The USPS’ Whitestone Distribution and Processing Center may be closing come May, but at least one portion will remain open until the fate of the building is determined, according to an area lawmaker, who said she was given verbal confirmation of the move by postal brass.
State Sen. Toby Ann Stavisky (D-Whitestone) said that an official at the office of Triboro District Manager Frank Calabrese told her that the portion of the plant that accepts bulk amounts of mail from merchants, known as the Queens Business Mail Entry Unit, will remain open after the plant closes and until the fate of the building is determined. Maureen Marion, a spokeswoman for the USPS, confirmed the deal.
Stavisky said it is rumored that the USPS will sell the building, but the official assured her that by the time operations shut down completely the postal service will have another Queens location in place to accept business mail. Marion said there is no plan to sell the building at this time. She also said the number of workers who will be employed at the Business Mail Entry Unit has yet to be determined.
Stavisky is one of many lawmakers to lambast the USPS for shutting down the plant in an effort to save money. She said there are a number of other ways the agency could balance the books.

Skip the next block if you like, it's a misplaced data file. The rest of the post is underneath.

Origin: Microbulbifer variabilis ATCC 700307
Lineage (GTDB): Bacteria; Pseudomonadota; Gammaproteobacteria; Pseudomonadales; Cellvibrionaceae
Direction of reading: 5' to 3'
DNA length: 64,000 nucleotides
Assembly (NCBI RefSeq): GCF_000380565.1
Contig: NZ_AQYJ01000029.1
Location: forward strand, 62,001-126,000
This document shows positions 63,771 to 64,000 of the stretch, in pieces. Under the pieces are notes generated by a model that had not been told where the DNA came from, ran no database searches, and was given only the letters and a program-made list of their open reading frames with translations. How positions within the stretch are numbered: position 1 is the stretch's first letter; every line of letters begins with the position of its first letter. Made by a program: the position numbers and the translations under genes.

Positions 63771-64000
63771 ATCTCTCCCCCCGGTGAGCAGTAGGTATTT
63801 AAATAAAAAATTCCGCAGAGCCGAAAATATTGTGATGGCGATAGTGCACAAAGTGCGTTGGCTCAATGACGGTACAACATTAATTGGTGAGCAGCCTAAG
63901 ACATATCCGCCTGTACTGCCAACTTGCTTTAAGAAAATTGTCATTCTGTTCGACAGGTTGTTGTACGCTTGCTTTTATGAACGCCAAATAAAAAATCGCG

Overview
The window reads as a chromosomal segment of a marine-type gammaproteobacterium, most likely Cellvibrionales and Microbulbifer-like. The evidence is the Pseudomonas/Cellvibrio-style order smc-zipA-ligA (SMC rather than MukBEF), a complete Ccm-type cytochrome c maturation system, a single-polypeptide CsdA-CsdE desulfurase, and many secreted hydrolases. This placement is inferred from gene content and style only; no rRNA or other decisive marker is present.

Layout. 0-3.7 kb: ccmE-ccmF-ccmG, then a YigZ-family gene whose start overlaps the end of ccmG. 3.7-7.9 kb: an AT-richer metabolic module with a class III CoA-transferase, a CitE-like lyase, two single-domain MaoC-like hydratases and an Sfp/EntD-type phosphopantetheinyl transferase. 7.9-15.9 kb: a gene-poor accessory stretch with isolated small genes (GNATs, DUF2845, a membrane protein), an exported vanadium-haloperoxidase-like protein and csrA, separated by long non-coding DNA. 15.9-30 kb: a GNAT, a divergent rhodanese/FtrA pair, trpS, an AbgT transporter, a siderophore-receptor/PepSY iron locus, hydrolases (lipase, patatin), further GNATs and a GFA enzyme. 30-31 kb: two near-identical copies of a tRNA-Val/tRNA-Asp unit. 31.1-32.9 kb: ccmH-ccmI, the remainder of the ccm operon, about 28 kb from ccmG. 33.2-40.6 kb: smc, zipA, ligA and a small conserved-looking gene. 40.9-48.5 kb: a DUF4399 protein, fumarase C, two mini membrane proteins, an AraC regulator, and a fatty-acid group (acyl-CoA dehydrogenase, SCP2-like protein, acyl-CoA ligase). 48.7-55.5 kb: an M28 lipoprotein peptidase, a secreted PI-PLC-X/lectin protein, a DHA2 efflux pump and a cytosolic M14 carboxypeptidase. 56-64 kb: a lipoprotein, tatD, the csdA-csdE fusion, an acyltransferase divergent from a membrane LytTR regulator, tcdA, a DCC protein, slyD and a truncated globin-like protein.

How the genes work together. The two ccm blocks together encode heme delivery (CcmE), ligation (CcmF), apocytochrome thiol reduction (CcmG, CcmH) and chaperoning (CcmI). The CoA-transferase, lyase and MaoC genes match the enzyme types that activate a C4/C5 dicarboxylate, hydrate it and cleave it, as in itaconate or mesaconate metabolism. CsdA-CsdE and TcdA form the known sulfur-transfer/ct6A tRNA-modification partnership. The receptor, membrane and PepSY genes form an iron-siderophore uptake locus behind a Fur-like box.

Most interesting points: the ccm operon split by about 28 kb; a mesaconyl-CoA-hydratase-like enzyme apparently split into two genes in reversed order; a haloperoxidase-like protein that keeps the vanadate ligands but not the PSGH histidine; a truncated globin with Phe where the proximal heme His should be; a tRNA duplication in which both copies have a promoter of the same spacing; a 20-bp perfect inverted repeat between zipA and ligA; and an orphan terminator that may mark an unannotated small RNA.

“If they really wanted to save money, they could be a little more creative,” Stavisky said. “You don’t improve sales by reducing service.”
She said suggestions have been bandied about such as placing advertisements on mail boxes, the same way they are placed on city buses, and offering gift wrapping, copy and notary services. Stavisky also said she thinks there should be zone pricing, basing the cost of postage on the amount of distance a letter has to travel to get to its destination.
“We don’t know if they have taken any of these suggestions under consideration,” Stavisky said, “because they still haven’t shown us their feasibility study.”
After the Whitestone plant closes, Queens mail will be transported 12 miles to be sorted at a plant in Brooklyn, producing an estimated annual savings of nearly $30.8 million — approximately half from maintenance and half from employee costs.
The latter would be derived through attrition, moving workers to other vacant postal spots for which salary is already allotted or by employees deciding to accept another position at a different agency within the federal government, according to Marion.
“These are very difficult, very personal decisions that have to be made by the employees,” Marion said Monday.
The consolidation plan is based on the idea of changing the one-day standard of delivery for first-class mail to two to three days.